Hierarchy of DevOps Needs


Talk Abstract

Speaker: Zach Steindler, Duo Security

Maslow’s hierarchy of needs is a well-known concept in psychology. It’s a multi-level pyramid with basic needs on the bottom (like physical safety) that need to be met before someone can think about higher level needs (like self-actualization, although to be honest I’m not exactly sure what that phrase means).

I think it’s useful to think about a hierarchy of needs for a Dev Ops organizations as well, although there are some major differences. First, for any given need, you don’t need to have it completely solved before you go on to the next level. In fact, it’s often better to make sure every level has a minimal system in place before going back and thinking about what an improved version looks like. In this talk we’ll go over several levels, from basic to advanced, and discuss both a bare minimum solution as well as how to iterate to something better. Specifically, we’ll discuss:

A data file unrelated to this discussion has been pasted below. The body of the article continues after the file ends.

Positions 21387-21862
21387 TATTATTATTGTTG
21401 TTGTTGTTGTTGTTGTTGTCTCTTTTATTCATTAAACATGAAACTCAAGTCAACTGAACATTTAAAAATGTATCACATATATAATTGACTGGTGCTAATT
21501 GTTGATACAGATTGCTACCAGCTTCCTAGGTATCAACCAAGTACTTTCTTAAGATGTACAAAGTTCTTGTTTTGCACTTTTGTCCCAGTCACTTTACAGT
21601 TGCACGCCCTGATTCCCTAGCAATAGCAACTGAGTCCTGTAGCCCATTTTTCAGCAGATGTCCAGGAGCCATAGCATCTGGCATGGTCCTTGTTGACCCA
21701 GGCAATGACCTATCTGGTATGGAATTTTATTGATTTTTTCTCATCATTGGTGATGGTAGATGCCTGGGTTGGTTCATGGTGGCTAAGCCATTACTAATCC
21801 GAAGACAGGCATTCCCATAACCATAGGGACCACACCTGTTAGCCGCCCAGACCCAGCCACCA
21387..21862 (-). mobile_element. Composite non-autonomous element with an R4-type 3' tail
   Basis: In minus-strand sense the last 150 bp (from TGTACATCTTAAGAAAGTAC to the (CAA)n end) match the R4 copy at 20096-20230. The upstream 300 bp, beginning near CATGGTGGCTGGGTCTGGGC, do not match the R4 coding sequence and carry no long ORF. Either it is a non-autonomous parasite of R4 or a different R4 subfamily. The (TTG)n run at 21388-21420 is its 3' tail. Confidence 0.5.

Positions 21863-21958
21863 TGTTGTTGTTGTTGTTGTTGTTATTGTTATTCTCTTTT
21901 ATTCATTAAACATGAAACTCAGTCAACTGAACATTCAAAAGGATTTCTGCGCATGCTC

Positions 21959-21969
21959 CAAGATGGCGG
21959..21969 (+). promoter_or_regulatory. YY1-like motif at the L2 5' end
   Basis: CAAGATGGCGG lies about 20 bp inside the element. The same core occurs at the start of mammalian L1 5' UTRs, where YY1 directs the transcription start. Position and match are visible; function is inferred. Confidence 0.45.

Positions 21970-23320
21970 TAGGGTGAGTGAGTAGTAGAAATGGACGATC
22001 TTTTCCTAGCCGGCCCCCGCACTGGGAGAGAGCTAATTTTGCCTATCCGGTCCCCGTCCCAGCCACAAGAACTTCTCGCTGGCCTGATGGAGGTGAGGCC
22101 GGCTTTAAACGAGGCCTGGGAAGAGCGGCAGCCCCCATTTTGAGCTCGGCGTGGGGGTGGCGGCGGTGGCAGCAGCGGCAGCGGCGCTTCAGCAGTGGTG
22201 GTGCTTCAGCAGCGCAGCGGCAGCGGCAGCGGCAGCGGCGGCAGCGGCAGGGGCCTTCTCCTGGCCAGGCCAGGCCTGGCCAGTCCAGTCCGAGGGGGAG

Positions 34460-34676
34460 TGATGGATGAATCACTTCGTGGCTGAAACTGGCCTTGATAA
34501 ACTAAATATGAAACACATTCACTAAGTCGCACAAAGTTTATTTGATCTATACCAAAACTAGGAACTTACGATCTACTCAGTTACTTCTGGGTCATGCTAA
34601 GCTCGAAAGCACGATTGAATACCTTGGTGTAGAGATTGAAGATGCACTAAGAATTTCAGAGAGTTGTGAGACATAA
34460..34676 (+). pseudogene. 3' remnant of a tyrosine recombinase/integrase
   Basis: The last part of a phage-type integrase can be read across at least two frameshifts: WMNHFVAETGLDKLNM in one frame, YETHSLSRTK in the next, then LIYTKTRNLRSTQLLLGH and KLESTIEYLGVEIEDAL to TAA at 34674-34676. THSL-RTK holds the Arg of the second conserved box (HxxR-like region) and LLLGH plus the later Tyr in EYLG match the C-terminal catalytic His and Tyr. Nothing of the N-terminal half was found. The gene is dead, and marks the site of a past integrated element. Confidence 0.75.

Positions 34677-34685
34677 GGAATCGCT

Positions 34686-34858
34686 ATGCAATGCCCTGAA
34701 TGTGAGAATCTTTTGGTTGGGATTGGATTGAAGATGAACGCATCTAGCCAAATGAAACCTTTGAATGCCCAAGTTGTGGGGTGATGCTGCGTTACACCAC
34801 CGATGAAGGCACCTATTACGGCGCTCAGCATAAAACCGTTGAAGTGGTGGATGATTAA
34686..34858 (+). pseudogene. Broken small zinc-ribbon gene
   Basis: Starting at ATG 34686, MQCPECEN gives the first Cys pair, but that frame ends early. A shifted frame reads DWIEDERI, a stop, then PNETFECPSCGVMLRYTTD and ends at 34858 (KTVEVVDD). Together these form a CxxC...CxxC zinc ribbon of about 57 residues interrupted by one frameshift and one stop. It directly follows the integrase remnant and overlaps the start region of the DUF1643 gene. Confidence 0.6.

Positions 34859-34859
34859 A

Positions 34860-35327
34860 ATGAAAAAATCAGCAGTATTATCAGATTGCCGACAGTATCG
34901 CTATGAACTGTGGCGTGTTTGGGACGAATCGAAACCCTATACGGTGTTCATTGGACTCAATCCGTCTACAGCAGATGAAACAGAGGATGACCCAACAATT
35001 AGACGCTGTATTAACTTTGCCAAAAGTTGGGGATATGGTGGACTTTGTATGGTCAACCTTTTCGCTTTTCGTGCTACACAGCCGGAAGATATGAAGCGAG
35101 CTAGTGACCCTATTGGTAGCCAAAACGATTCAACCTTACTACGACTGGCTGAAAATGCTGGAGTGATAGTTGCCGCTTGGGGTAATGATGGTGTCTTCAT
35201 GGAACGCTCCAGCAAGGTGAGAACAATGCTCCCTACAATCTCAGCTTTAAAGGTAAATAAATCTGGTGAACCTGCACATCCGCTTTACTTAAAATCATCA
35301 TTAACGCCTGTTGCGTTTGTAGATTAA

• Logging: Why it’s the foundation for every other category of need. The bare minimum here is quite minimal, but spending some time adding capabilities like semantic logging and full-text search can have a huge impact.

  • Monitoring: If you have any sort of SLA / SLO you need to be proactively notified of issues. We’ll go over the difference between tickets and alerts, and how to tame whatever system you currently have in place to get the volume to a reasonable level.

  • Incident response: A little bit of planning can greatly reduce stress and mean time to recovery when things go sideways. We’ll talk about how to implement incident commanders, response playbooks, and how to communicate with the rest of the org during an incident.

  • The release process: Arguably the highest value and highest risk activity. This includes simple and more complex ways of qualifying a release, the 3 questions I always ask before a deploy, and techniques for releasing without causing downtime.

  • Capacity planning: Crucial for moving your organization from reactive to proactive. This isn’t just tracking CPU and memory usage, although that’s a start, but systematically identifying resource constraints and strategies for figuring out their breaking point.

The examples will be drawn from what I’ve seen work (and sometimes not work) since joining the the Dev Ops team at Duo Security this year and from my 6 years as a technical co-founder at Olark before that.

Speaker